The initial public offering (IPO) of ONATEL2 in Burkina Faso at the beginning of 2009 is a good example of the reasons for which authorities in these countries support popular shareholding so much. ONATEL, a national telecommunications company that enjoyed a monopoly, was partly sold to Maroc Telecom (Vivendi Group) in 2006 in the framework of a privatization operation. This profitable and renowned company – a flagship for the public sector – was the ideal candidate for an IPO, but its sale to a foreign group caused intense political debate in Burkina Faso. The authorities consequently envisaged the IPO as much as a financial operation (the State sold 20% of its capital via this method) as an operation of political communication and to promote national identity. It was supported by a vast audiovisual campaign mainly targeting the general public which aimed as much to justify the privatization operation as to promote ONATEL. The public was offered preferential price conditions (“ONATEL for the people of Burkina Faso”) and priority access to shares.

The operation aimed to raise 29 billion CFA francs (44 million euros). It was, of course, managed by the country’s only brokerage firm – SBIF3 – and was a success: the oversubscription rate reached 140% and 73% of funds raised came from investments made by 3 300 local shareholders in Burkina Faso. This figure may seem low in a country of 14 million inhabitants, but it does become respectable if it is compared to the number of people in Burkina Faso that have a formal job – only 200 000 people, most of whom have a monthly salary that is only slightly above the price of an ONATEL share (80 euros). The target was therefore fully reached: ONATEL was once again a “national company” in the minds of the population. Quite a considerable number of wealthy city dwellers that had become shareholders will consequently feel they are involved in the success of the company. No classic promotional operation could have obtained this result – the strong attachment to shareholding (and dividends) means the message will be exceptionally sustainable.

Creating employee savings

The stock market can also be used as an instrument to promote the participation of a company’s employees in its privatization. SONATEL4 in Senegal followed a path that was very similar to ONATEL. Its IPO in 1999 gave rise to an even greater alliance between economic targets (mainly for savings) and socio-political targets. In a profitable and highly unionized institution such as SONATEL, the privatization would only be accepted if it was accompanied by active employee participation in the company’s earnings – this participation was implemented in two phases. In 1999, the State – which was selling the shares – initially granted reductions that allowed 1 470 employees to purchase 10% of the company’s capital, valued at 32 million euros at the time. The payment was spread out over time and was withdrawn from the paid-up dividends. This participation today represents some 90 million euros, i.e. 40 000 euros per employee, in a country where GDP per capita stood at USD 1 066 in 2009. In addition, in the second phase the company sought to both stabilize this shareholding and use this resource to solve the retirement problem – as the public system only left the retired with a very low income. Following an agreement with the unions, in 2004 practically all the shares were transferred to a corporate mutual fund. This type of product was completely new in the country. The mechanism guarantees a nest egg for employees when they retire and means they can top up their income and consequently keep it at the same level.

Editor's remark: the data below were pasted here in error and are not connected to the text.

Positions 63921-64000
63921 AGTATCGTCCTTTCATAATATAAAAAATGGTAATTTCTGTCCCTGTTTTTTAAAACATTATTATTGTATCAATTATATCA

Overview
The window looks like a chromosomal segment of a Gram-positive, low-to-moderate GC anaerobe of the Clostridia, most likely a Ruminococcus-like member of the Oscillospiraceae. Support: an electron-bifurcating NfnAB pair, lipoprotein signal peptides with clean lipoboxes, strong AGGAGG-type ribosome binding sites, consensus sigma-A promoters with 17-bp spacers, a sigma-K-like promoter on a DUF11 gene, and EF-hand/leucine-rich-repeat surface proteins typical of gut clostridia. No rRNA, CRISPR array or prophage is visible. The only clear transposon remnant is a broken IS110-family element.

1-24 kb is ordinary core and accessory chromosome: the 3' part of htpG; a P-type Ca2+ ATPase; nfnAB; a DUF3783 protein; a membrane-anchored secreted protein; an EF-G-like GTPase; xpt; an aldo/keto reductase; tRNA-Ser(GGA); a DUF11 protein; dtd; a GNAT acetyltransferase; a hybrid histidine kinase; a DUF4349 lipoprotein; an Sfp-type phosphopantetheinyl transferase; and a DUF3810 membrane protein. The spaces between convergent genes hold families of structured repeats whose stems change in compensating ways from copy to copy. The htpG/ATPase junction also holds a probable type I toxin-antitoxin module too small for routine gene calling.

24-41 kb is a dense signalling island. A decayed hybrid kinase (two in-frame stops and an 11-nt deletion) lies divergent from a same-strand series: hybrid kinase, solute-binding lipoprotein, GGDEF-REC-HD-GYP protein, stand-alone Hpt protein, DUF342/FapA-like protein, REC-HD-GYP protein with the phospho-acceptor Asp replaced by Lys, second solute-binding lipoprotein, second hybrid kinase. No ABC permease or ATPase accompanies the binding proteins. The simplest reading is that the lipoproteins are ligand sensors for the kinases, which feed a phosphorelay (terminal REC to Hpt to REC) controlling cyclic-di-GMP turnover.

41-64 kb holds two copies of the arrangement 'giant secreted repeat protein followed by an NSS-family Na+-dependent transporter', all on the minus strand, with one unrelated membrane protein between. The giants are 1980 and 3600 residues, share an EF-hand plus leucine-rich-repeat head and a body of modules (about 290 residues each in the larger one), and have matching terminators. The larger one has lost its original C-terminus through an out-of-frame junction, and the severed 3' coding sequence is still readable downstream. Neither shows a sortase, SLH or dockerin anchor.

How to gain long-term popular support and simultaneously develop new savings products

The development of popular shareholding can consequently be fully justified by the simple need to support the series of privatizations that have been taking place in Africa for the past 20 years. These operations – which have widely benefited foreign and often European players – have often been perceived as having been imposed by donors. Moreover, they have often been accompanied by painful restructuring processes. They could therefore only be made with the agreement and participation of the local population and employees. This popular support was even more essential because the privatizations often coincided with a wider democratization movement which compelled governments to be more regularly accountable to populations.

The stock market is consequently a tool that has made it possible to meet several targets – both political and economic – at the same time: involve the population in privatization operations in order to gain its support and, of course, guarantee a high level of national investment in capital. But the main objective was to create a long-term link between the new private company and the local population by targeting the segment of the population that was most likely to influence future political choices – the emerging urban middle classes that are currently propping up the development of the continent. Beyond this socio-political aspect, share investment has also demonstrated its interest as a savings product in countries which often lack such products. The percentage of small investors in these poor countries which is, ultimately, high shows the extent to which the stock market is an instrument that has become a local reality.


1 For example, the rate of access to banking services in Burkina Faso is below 10%.
2 ONATEL, the national telecommunications office, is the traditional operator in Burkina Faso’s telecoms sector. In 2006, 51% of its capital was sold – following an international bid invitation – to Maroc Telecom, a 53%-owned subsidiary of Vivendi Group.
3 Burkina Faso financial intermediation company.
4 The national telecommunications company was set up in 1985 and has traditionally been Senegal’s leading telecommunications operator.

References / Grout, P., Megginson, W., Zalewska, A., 2009. One Half-Billion Shareholders and Counting: The Cause and Consequences of Rising Equity Ownership, University of Bath, United Kingdom,  Working Paper, 22nd Australasian Finance and Banking Conference.